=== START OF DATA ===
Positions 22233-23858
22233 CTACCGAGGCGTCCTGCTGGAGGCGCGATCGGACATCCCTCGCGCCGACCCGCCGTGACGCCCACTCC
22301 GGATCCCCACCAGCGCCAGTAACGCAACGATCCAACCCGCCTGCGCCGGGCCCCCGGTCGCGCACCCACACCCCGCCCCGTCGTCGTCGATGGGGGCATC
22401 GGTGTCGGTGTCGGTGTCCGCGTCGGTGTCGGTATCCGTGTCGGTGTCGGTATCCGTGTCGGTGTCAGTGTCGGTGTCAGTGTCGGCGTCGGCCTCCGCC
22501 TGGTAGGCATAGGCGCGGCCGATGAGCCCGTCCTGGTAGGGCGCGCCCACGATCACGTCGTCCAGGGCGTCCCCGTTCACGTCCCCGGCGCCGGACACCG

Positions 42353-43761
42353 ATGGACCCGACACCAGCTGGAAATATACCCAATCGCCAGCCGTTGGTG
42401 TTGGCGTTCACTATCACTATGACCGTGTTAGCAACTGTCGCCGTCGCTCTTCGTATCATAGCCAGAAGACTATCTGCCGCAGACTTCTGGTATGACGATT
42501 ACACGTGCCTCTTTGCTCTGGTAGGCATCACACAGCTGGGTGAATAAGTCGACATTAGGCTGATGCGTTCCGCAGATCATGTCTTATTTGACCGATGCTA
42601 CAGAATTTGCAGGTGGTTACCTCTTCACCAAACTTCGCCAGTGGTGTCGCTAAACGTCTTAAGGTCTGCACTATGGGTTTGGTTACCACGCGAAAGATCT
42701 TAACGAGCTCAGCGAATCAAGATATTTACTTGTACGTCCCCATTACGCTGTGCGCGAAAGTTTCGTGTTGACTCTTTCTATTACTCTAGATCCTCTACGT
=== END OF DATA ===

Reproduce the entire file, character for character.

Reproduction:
Positions 22233-23858
22233 CTACCGAGGCGTCCTGCTGGAGGCGCGATCGGACATCCCTCGCGCCGACCCGCCGTGACGCCCACTCC
22301 GGATCCCCACCAGCGCCAGTAACGCAACGATCCAACCCGCCTGCGCCGGGCCCCCGGTCGCGCACCCACACCCCGCCCCGTCGTCGTCGATGGGGGCATC
22401 GGTGTCGGTGTCGGTGTCCGCGTCGGTGTCGGTATCCGTGTCGGTGTCGGTATCCGTGTCGGTGTCAGTGTCGGTGTCAGTGTCGGCGTCGGCCTCCGCC
22501 TGGTAGGCATAGGCGCGGCCGATGAGCCCGTCCTGGTAGGGCGCGCCCACGATCACGTCGTCCAGGGCGTCCCCGTTCACGTCCCCGGCGCCGGACACCG

Positions 42353-43761
42353 ATGGACCCGACACCAGCTGGAAATATACCCAATCGCCAGCCGTTGGTG
42401 TTGGCGTTCACTATCACTATGACCGTGTTAGCAACTGTCGCCGTCGCTCTTCGTATCATAGCCAGAAGACTATCTGCCGCAGACTTCTGGTATGACGATT
42501 ACACGTGCCTCTTTGCTCTGGTAGGCATCACACAGCTGGGTGAATAAGTCGACATTAGGCTGATGCGTTCCGCAGATCATGTCTTATTTGACCGATGCTA
42601 CAGAATTTGCAGGTGGTTACCTCTTCACCAAACTTCGCCAGTGGTGTCGCTAAACGTCTTAAGGTCTGCACTATGGGTTTGGTTACCACGCGAAAGATCT
42701 TAACGAGCTCAGCGAATCAAGATATTTACTTGTACGTCCCCATTACGCTGTGCGCGAAAGTTTCGTGTTGACTCTTTCTATTACTCTAGATCCTCTACGT